As for piracy, this is a much more complicated issue. On the one hand, yes, it is directly impacting the profits an artist makes, and for underground artists, this can be a dire blow to their financial viability. Underground artists don’t have the fanbase required to make their record sales something they can live off of, so touring is important to them as a source of income as well as promotion, but every little bit can help, and when a source of income is severely reduced, this can mean that underground bands have to quit because they simply don’t have the means to continue. So while it is not true, as some argue, that because music isn’t the enormous money maker it supposedly used to be, musicians don’t bother trying to make it in the industry, because if someone is passionate about music they’ll do it anyway, it is true that the viability of this endeavor is damaged. I will discuss the implications of this later on, but let’s consider the other side of music piracy. Artists like Arctic Monkeys actually achieved success partially through the free distribution of their music, as it was a huge promotional tool. This resulted in their tours being incredibly successful, and they were subsequently catapulted to the forefront of the UK music scene (which is notorious for its overhyping of young bands, and it could be argued whether this had a positive or negative effect on Arctic Monkeys, but that is another matter). In all, it seems perhaps piracy helped them in the long run. Disturbed is another band that has come out in defense of the phenomenon of file sharing. Frontman David Draiman has always supported file sharing in a sense, as successful bands make most of their money on touring and licensing anyway. Before music services like Spotify, he suggested a fee was enacted on ISP’s to compensate for the free downloading of music. With the rise of music streaming services like Spotify and Slacker, however, which, for a nominal fee, one has the ability to stream unlimited music, without ads, on their computer or mobile device, there is very little excuse for the legitimacy of internet piracy.”Make no mistake, however,” says Draiman, “that the culture that has been bred over the course of the last 10+ years of simply thinking that all music should be available for free is wrong and immoral; plain and simple.” The incursion on the income of artists has resulted in so-called “360 deals,” where record labels take a chunk of everything that an artist does, which invariably hurts the artist, and by extension the fans. When bands, particularly underground bands, often stream their whole discography through things like Bandcamp, the “try before you buy” excuse, which follows the logic that sampling an artist’s music for free before getting invested in concert tickets, t-shirts, and albums, is increasingly an invalid one when it comes to file sharing. And while there is some appreciation to be had for the idea that music ceases to be an enterprise driven by profit when it is freely available, and becomes when driven solely by artistic endeavor, this is unfortunately not a reality, because in order for an artist to continue making music with the focus that it demands, they need to be compensated. It is hard to imagine The Beatles would have created ‘Sgt. Pepper’s’ if they were all forced to hold down day jobs. Art has never functioned this way, and seeing as pop musicians are unlikely to find patronage as their peers in the conventional art world do, the realities of the current music industry become apparent.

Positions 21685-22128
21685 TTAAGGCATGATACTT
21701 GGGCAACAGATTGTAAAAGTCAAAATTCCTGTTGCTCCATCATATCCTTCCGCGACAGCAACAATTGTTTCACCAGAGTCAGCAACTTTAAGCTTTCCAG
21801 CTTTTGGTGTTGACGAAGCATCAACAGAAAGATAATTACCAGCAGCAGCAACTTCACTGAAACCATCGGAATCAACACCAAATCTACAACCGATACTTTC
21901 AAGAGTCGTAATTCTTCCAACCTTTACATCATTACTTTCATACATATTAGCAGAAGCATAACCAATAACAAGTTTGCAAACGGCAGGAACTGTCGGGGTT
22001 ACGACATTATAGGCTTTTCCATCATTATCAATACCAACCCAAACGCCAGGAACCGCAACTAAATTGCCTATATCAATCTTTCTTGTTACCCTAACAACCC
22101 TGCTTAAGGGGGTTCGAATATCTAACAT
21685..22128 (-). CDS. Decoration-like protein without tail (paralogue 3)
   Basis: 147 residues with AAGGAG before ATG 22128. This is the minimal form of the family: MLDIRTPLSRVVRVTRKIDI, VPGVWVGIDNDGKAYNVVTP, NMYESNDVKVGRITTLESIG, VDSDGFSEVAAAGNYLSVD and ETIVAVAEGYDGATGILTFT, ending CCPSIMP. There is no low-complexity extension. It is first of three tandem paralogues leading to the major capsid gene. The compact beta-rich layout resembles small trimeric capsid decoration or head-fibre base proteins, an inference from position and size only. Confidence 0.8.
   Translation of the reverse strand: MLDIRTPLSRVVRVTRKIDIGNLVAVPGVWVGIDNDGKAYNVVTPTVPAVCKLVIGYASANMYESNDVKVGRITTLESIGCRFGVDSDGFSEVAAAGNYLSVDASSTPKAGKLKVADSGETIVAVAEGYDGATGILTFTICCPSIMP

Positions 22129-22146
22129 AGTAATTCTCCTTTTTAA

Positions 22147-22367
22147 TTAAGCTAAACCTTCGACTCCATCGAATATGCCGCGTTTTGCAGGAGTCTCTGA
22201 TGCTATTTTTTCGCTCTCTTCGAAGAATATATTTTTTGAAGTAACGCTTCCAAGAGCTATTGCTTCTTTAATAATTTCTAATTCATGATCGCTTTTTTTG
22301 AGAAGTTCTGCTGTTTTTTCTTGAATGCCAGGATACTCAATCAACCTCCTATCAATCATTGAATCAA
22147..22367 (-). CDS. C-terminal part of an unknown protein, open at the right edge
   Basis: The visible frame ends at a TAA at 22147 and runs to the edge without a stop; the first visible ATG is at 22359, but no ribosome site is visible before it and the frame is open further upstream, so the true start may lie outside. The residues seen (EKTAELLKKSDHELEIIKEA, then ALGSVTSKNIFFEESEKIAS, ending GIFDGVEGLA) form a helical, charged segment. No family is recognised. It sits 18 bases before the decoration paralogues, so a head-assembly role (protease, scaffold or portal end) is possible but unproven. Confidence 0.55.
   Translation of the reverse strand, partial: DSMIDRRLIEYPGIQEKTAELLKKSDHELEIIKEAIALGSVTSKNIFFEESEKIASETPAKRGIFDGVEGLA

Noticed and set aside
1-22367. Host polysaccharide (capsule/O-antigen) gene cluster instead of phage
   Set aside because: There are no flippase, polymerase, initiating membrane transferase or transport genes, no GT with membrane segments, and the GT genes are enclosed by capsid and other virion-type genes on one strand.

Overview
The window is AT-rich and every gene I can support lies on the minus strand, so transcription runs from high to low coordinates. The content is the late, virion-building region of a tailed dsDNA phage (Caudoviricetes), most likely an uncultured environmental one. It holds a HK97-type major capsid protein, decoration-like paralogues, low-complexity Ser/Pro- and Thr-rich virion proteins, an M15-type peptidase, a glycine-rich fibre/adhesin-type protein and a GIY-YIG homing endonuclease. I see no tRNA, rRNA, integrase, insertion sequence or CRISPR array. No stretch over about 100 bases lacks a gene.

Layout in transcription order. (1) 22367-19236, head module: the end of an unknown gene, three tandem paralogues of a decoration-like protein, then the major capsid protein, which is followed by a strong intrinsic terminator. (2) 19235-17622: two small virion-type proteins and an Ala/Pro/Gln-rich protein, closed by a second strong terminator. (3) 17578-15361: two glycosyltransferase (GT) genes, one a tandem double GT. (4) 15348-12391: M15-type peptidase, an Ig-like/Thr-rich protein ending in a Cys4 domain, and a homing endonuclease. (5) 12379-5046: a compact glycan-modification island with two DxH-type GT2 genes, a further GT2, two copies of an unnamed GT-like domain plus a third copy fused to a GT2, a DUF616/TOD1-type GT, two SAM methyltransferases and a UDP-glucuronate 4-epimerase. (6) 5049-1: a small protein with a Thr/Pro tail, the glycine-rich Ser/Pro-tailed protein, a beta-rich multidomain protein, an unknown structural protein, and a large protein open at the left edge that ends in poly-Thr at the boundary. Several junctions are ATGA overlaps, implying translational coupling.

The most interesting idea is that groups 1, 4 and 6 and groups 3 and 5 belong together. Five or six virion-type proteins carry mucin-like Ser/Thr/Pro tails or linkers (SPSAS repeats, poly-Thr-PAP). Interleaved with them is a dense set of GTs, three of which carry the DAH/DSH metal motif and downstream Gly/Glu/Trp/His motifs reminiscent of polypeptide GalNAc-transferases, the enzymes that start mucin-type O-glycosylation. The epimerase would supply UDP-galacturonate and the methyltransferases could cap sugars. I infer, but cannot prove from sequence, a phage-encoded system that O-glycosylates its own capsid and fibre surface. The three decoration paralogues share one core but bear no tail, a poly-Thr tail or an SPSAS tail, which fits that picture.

So then, how does this affect the supposed decline in quality of music? Why doesn’t the music you like get the exposure it deserves? Why aren’t there any new, exciting musical movements popping up and taking over what is perceived to be a bland, homogenized musical climate? Well, for one, you should stop complaining just because the music everybody else likes isn’t the music you like. But more seriously, there is good music coming out, you just have to look a bit harder than looking at the popular music trends on YouTube or Spotify. This has always been the case; to look for the up-and-coming trendsetters and game-changers, you had to look harder. Only now, instead of digging through the local mom-n-pop record shop for a record by a label you were cultishly devoted to, you have to comb through music forums and the like. Mainstream staples like MTV were never a haven for some musical utopia (‘120 Minutes’ notwithstanding), you had to be devoted to a scene. And this is where it gets interesting. Rather than sitting around, pirating only the music you’re directly exposed to and complaining about it, in order to affect a direct change in the music scene, you have to go out and support the music scene directly. Because when you go out to local shows, buy t-shirts, tickets, albums, talk with the band after the show and get really involved with the music you love, you have a hand in their success. Bands go out of their way to tour extensively and foster support for them. Sometimes, if enough public support is made known, your favorite underground band from all the way out in Connecticut might just make a stop at your small town in suburban California. And if enough people get involved, it might just be enough to launch them into the public sphere, where they can actually affect a change in the overall musical climate. This is how every musical movement since punk rock started – just average fans supporting their bands. When you pirate music, don’t bother looking for good bands and just sit around complaining about the mainstream, then you’re more a part of the problem than the solution. If you don’t like how something works, change it! Do something, get involved! That’s the only way it is ever going to happen.